This is vital during the global pandemic as in-person interaction and collaboration is no longer possible. Working remotely under these circumstances means employees have to adapt to the current environment, battling a new set of distractions as well as experiencing an unprecedented merging of work and personal life. Frequently employees are left frustrated, stressed and exhausted from the limitations of asynchronous collaboration tools and the struggle to replicate the office environment virtually. Desktop collaboration has been great, but these media are inadequate to handle collaborations on complex tasks, with inefficient processes and inadequate spaces to work effectively. There is now an urgent need for tools that enable virtual meetings that simulate face-to-face interactions and unify the entire team, enabling them to better prepare for any situation that arises.
The developing virtual meeting media ensures employees are able to quickly adapt to working remotely in a way that will not affect business continuity. When using tools that mirror face-to-face, natural meetings, the team will benefit from increased flexibility which makes it easier for them to adapt in both the short and long term. They will start embracing change rather than fearing it and together can learn to turn these challenges into an opportunity.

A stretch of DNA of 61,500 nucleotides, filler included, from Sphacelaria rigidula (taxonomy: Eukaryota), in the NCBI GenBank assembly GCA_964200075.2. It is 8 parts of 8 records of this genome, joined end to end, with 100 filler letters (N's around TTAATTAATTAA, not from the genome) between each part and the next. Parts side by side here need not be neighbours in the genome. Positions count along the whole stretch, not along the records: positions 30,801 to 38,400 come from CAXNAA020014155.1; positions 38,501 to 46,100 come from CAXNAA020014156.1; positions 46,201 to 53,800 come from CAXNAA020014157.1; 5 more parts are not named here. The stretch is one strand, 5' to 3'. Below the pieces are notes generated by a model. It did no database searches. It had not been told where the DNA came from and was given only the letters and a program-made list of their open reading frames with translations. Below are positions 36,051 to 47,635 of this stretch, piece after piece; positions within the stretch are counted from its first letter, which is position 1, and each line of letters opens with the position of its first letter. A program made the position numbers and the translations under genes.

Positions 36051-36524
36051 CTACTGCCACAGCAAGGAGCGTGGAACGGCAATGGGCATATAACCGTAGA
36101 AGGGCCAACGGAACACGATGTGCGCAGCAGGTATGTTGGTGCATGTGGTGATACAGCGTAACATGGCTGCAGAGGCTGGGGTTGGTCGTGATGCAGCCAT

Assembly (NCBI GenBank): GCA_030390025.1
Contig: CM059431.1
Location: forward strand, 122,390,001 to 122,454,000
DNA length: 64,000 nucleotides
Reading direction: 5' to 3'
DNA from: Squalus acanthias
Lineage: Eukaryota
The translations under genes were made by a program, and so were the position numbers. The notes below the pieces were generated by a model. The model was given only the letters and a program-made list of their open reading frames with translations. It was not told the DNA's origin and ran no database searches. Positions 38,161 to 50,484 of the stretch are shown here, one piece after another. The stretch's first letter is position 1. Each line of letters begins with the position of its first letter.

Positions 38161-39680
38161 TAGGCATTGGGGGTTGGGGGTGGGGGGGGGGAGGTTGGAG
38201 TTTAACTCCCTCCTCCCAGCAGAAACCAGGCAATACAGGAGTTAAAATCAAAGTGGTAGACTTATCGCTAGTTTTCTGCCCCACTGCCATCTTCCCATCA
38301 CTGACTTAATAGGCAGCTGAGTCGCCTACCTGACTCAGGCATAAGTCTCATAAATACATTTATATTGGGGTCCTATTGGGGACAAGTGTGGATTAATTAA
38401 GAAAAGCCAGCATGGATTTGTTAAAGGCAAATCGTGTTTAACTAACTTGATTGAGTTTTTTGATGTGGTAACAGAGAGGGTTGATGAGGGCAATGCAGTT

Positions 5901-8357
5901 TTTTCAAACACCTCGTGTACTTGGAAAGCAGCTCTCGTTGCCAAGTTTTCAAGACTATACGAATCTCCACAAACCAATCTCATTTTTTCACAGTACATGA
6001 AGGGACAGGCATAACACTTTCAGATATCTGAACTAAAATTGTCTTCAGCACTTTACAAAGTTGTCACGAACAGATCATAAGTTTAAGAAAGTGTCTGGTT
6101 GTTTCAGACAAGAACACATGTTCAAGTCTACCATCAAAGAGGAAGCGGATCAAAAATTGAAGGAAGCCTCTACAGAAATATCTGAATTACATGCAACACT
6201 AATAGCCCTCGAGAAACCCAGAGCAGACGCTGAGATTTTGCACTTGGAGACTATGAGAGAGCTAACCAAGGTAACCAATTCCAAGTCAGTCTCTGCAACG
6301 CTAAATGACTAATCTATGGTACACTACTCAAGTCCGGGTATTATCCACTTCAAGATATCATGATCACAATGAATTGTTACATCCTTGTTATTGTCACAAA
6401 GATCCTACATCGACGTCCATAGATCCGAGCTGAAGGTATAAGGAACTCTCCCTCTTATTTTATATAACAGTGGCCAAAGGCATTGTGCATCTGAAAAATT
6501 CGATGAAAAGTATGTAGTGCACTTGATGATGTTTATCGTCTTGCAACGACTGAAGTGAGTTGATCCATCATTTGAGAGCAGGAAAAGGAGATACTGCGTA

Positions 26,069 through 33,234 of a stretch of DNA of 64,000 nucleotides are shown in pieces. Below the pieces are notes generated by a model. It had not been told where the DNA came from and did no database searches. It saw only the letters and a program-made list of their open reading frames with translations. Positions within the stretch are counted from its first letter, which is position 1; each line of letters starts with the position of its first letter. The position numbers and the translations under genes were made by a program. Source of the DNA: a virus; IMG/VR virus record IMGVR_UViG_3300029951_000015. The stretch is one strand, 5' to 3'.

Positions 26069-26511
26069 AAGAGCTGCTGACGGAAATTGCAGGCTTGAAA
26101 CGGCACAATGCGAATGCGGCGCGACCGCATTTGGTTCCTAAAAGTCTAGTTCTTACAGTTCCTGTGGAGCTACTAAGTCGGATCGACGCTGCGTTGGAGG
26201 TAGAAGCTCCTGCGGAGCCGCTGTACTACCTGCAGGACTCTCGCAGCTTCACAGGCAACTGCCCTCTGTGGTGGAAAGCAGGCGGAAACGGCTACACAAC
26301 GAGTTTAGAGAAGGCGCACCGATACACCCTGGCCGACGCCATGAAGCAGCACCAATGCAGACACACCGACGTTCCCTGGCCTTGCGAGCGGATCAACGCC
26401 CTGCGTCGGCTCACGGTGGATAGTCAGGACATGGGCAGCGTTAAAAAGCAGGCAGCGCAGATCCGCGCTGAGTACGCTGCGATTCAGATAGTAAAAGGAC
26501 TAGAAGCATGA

Formulating one team
The ideal vision of a team looks like cogs in a machine, working closely together. However, without effective communication and collaboration, this is not possible. By implementing virtual meetings, employees can be brought together to understand the project objectives, their role and how everyone will contribute to achieve results. Coordinating these goals leads to team-wide thinking and increased productivity for true alignment. Combining people’s interaction with a virtual space to work not only boosts productivity, but aids knowledge sharing and problem solving.
What’s more, these richer meeting environments allow employees to call on their colleagues for help and will have a better understanding of the processes and methods to streamline remedies. They also have the opportunity to brainstorm together and utilise each other’s capabilities to find a solution to the problem. These media also enable cross-team collaboration, bringing people together from various departments to combine their knowledge, experience and expertise.
At this stage, it’s also vital for businesses to provide their employees with the right skills and training to tackle crises head-on and implement disaster recovery plans efficiently. Employees should be made aware of their responsibilities, as well as the objectives of the plan to close any knowledge gaps or misunderstandings. The more training the team receives, the more confident they will be when performing their duties in the disaster recovery plan.
The future of disaster recovery
In today’s digitally driven marketplace, the risk landscape in which businesses operate has become even more complex. The COVID-19 crisis has put a spotlight on disaster recovery plans and highlighted many company’s inadequate or incomplete processes. Looking ahead, organisations need to formulate a robust approach to planning, with a focus on communication and remote working. The biggest factor will be ensuring that employees are equipped with sufficient tools to remain productive and collaborate with others. By utilising virtual meeting tools, employees will experience benefits from increased team alignment and better productivity, to improved efficiency and quicker decision making.